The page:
America Movil Falls as Smartphone Discounts Crimp Profits
America Movil SAB (AMXL), the mobile-phone company controlled by billionaire Carlos Slim, dropped in Mexico trading after smartphone discounts contributed to a 17 percent decline in first-quarter profit.
The shares fell 0.4 percent to 12.44 pesos at the close in Mexico City. They have slid 17 percent this year, compared with a 2.1 percent decrease for the benchmark IPC index.
America Movil, which offers service in 17 Latin American countries and the U.S., is cutting prices for devices that can access the Web to encourage more users to sign up for long-term contracts with data plans. The company added 1.4 million wireless subscribers in the quarter for a total of 263 million.
“Smartphones are reducing prices, but on the other side, new, good smartphones are in the high level of prices,” Chief Executive Officer Daniel Hajj said today on a conference call. “You are going to see a lot more smartphones.”
Net income fell to 26.9 billion pesos ($2.2 billion), or 36 centavos a share, from 32.5 billion pesos a year earlier, Mexico City-based America Movil said yesterday in a statement. Sales were little changed at 193 billion pesos, compared with the 194 billion-peso average of 10 analysts’ estimates compiled by Bloomberg.
“AMX reported an uninspiring quarter,” Andre Baggio, an analyst at JPMorgan Chase & Co., said today in a note to clients, referring to the company by its ticker symbol. He said he continues to rate America Movil neutral, in part because of “unappealing growth rates” and concerns that regulations will tighten.
The increase in customers came even after America Movil disconnected 2.7 million mobile-phone customers in Colombia as part of a change in its reporting policy. It added 1.1 million wireless clients in Brazil and 854,000 in Mexico.
Those new subscribers were costly. The company said its profit margin in Brazil fell to 24.6 percent from 26.1 percent a year earlier, with half of the decline related to expenses to attract new users -- including discounts on smartphones.
In the U.S., where America Movil is the biggest prepaid wireless company, those expenses reduced profit margins to 4.5 percent from 12.9 percent a year earlier. The promotional prices did result in a sharp jump in sales in the U.S., up 40 percent to $1.5 billion.
Subscriptions across Latin America for cable and satellite television services, another business the company is tapping for growth, increased by 753,000 to 17.2 million.
The Mexican peso’s gains in the quarter hurt results, since most of America Movil’s revenue comes from outside its home country and must be translated to its local currency. The peso gained 4.2 percent against the dollar last quarter, the best among Latin America’s most important economies.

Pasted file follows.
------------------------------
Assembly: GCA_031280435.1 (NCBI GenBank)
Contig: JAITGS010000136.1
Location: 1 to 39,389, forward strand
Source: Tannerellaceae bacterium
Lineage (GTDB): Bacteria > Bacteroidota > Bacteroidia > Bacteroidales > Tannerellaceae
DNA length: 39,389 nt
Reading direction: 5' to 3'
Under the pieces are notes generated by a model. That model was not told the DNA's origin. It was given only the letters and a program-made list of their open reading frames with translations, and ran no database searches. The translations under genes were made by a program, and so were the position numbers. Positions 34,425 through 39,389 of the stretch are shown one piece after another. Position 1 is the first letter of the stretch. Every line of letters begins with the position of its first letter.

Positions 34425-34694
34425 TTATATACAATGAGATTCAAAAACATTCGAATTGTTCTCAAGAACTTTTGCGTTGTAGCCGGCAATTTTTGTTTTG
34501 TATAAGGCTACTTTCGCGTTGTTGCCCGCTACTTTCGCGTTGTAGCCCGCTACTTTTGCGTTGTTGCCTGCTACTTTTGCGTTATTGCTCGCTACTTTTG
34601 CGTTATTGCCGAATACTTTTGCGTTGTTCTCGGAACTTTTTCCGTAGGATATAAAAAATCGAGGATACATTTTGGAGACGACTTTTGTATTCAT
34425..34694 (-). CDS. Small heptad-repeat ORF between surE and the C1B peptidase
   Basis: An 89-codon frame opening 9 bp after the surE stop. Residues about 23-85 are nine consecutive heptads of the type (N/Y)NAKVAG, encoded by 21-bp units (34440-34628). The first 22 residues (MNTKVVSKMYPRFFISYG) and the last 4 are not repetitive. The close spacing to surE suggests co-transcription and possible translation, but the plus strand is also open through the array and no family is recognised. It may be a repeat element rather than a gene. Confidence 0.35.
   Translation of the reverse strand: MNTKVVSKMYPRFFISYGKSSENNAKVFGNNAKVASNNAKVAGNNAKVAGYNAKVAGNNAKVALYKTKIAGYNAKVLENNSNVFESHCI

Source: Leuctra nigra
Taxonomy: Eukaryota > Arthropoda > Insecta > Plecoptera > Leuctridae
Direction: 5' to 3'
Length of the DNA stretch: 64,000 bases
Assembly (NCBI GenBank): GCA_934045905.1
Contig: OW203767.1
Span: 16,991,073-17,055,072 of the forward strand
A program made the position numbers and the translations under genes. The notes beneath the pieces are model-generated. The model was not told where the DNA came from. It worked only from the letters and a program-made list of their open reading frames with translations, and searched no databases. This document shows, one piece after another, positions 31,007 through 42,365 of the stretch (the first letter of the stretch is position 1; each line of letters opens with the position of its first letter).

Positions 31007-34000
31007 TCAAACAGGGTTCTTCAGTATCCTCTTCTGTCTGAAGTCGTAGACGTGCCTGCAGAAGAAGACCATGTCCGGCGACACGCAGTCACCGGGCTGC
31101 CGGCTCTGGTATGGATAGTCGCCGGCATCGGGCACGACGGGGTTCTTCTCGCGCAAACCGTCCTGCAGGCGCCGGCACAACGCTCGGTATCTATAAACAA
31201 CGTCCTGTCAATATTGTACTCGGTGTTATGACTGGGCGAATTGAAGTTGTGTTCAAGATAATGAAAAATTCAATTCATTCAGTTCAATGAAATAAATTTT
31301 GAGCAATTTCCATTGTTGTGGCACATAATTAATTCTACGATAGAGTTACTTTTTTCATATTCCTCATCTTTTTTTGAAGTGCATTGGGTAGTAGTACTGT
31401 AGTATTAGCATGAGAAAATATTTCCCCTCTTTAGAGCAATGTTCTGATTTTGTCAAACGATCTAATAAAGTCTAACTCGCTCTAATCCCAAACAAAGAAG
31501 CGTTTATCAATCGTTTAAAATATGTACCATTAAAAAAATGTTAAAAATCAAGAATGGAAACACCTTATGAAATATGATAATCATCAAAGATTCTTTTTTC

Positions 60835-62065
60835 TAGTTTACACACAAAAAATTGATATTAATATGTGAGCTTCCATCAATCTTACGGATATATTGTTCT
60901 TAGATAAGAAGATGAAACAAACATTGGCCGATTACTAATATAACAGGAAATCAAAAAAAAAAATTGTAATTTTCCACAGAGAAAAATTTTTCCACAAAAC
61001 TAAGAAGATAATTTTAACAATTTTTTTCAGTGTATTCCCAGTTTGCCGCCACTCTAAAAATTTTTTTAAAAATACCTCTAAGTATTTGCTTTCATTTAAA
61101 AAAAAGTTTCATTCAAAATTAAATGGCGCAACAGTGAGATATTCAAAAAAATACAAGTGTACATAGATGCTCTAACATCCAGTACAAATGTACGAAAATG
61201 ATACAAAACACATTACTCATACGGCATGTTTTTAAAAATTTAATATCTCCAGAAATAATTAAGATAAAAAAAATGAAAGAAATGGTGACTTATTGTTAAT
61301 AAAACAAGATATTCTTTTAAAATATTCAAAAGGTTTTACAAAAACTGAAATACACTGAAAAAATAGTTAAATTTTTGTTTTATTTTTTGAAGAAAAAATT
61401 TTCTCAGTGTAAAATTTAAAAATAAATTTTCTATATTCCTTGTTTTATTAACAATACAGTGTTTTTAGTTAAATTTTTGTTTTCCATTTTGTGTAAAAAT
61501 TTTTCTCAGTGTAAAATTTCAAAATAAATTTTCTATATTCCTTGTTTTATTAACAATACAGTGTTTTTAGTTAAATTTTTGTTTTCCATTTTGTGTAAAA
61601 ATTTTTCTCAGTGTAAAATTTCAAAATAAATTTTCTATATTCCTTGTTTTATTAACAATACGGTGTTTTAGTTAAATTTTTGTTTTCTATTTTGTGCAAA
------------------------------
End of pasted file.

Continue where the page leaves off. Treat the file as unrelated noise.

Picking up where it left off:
Leaving out currency fluctuations, revenue would have increased 6.1 percent from a year earlier, and profit would have fallen 1.4 percent, leaving out interest, tax, depreciation and amortization, America Movil said.
Including currency changes, the profit measure, known as Ebitda, fell 6.8 percent to 63.8 billion pesos. That missed the 64.4 billion pesos estimated by analysts.
In Mexico, America Movil’s biggest market, the company is facing tougher regulation under a bill working its way through Congress. The proposal would force the company to share parts of its network with competitors; undergo more scrutiny of its prices; and sell assets if it is deemed too large. The Senate approved a version of the bill today and sent it back to the lower house of Congress for review.
America Movil is waiting to see how regulators interpret the law, since “secondary” rules such as definitions of market share will ultimately determine how the company is affected.
“It looks like we’re going to be a dominant player” under the new law, Hajj said today. “Lots of companies in the world are dominant, so let’s see what are going to be those secondary laws.”
America Movil has 70 percent of Mexico’s mobile-phone lines and about 80 percent of its landlines.
Average monthly wireless revenue per user in Mexico fell 6.3 percent to 166 pesos. The company has been offering promotions with extra minutes and free calling as competition increases. While the revenue figure dropped, sales growth in Mexico improved in March, a trend that will probably continue in the second quarter, Hajj said.
He also said he was “much more comfortable” with the performance of the Brazil unit, which has reduced customer turnover and added more users on long-term contracts after losing market share in Latin America’s largest economy.
To contact the editor responsible for this story: Nick Turner at firstname.lastname@example.org